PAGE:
Another example would be Nipah, a disease that emerged in Malaysia in the mid-90s. This was a disease first seen in pigs. We realized that pig farmers and people coming in close contact with those pigs were also getting a severe disease. It turned out, actually, that the virus tracked back again to Lyle’s flying foxes [a species of bat]. So you had spillover of the virus from the foxes to the pigs, from the pigs into the humans. As you can imagine, in that kind of outbreak investigation and response, eliminating the virus from the pig population took very close coordination between the public health authorities and the agricultural authorities and then, for the bat part, with the wildlife authorities as well. Coordinating those efforts and communicating well across a spectrum of agencies really gives you the most effective way of dealing with emerging disease problems.
So I think this whole One Health approach to emerging diseases is really trying to merge these links between different agencies and people working with infectious disease. And, actually, even spilling over into the environmental and ecological fields as well. For example, increased, abnormal rainfall in East Africa causes large mosquito populations. And mosquitoes carry Rift Valley fever virus, which causes huge, high-mortality disease outbreaks in livestock in East Africa. And then, as it becomes amplified in livestock populations, you see very large outbreaks in humans, too, as they deal with very infectious animal products and blood.
So there you have a good example of an emerging disease problem that takes in satellite data, such as looking at rainfall patterns. So you really have to take this holistic approach to the emerging disease problem, and that’s what CDC is trying to promote very strongly at the moment.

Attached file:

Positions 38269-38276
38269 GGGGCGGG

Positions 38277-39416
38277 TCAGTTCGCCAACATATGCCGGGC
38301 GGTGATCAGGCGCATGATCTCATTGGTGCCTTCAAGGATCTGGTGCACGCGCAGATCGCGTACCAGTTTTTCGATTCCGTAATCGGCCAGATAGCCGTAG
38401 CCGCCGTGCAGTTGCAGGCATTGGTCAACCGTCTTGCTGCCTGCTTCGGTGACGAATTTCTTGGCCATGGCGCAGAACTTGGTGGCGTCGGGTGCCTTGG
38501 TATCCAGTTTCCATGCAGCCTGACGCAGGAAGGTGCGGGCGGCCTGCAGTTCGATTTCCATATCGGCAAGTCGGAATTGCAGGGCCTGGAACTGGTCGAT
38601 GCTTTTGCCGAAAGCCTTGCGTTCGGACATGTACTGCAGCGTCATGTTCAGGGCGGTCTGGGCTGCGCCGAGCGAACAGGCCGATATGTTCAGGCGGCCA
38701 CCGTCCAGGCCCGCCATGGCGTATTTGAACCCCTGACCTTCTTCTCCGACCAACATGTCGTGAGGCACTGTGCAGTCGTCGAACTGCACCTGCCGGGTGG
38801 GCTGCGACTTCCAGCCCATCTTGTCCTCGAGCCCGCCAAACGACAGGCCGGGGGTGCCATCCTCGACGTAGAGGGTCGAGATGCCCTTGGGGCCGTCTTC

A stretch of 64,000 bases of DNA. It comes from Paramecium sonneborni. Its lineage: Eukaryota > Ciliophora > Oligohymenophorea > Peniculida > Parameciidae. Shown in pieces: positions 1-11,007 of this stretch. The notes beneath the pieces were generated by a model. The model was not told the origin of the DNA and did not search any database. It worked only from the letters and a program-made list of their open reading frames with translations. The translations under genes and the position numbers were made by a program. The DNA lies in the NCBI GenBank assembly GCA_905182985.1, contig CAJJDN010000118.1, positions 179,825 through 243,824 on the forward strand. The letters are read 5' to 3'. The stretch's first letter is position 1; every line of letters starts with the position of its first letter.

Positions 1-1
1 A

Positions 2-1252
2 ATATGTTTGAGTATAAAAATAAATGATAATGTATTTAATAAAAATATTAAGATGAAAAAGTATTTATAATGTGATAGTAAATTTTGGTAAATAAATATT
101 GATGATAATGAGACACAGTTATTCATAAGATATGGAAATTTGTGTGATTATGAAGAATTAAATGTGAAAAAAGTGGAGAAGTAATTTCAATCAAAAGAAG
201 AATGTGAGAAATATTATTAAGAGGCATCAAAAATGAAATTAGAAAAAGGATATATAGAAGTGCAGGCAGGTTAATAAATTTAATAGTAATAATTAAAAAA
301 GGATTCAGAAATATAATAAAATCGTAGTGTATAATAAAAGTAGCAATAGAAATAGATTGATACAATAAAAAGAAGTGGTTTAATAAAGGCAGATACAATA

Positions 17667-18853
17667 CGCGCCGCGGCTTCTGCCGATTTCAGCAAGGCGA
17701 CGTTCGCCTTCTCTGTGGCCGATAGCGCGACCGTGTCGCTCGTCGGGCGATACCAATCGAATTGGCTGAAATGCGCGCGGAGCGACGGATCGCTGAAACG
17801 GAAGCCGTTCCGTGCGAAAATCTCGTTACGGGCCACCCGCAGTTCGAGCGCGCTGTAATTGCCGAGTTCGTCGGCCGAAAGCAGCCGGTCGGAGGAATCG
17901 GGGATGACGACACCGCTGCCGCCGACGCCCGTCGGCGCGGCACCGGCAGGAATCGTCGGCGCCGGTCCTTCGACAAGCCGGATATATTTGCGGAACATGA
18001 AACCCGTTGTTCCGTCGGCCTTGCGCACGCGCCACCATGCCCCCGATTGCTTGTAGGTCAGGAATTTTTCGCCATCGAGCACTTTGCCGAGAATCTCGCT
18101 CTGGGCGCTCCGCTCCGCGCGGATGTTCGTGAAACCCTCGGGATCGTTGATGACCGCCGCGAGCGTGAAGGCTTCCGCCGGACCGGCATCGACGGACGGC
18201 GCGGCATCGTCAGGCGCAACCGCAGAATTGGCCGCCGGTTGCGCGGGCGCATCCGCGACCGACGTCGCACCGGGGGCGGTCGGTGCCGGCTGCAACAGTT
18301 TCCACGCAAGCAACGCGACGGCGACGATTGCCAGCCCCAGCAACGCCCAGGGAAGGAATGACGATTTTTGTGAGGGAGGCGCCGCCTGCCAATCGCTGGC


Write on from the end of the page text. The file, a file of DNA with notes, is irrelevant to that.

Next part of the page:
How did we first come to know about these diseases, like Ebola and Marburg, and what can be learned from those examples?
For Marburg virus, this is really a story that goes back to the 1960s. That virus was actually discovered by an outbreak of hemorrhagic fever in facilities in Europe, in Germany and Yugoslavia. These facilities were importing African green monkeys from Uganda and then using the tissues of these animals as part of vaccine production. What happened was, they got a batch of African green monkeys with a high mortality rate, which was unusual. Then, several people who were working with these materials became infected with a very severe hemorrhagic disease, and about a quarter of those people died very rapidly with this massive hemorrhaging, which was very, very graphic. So it really captured the imagination of the authorities and of the public at that time. A lot of work went into it and showed that this was a new family of viruses -- not just a new species of virus, but a completely new virus that was previously unknown in science.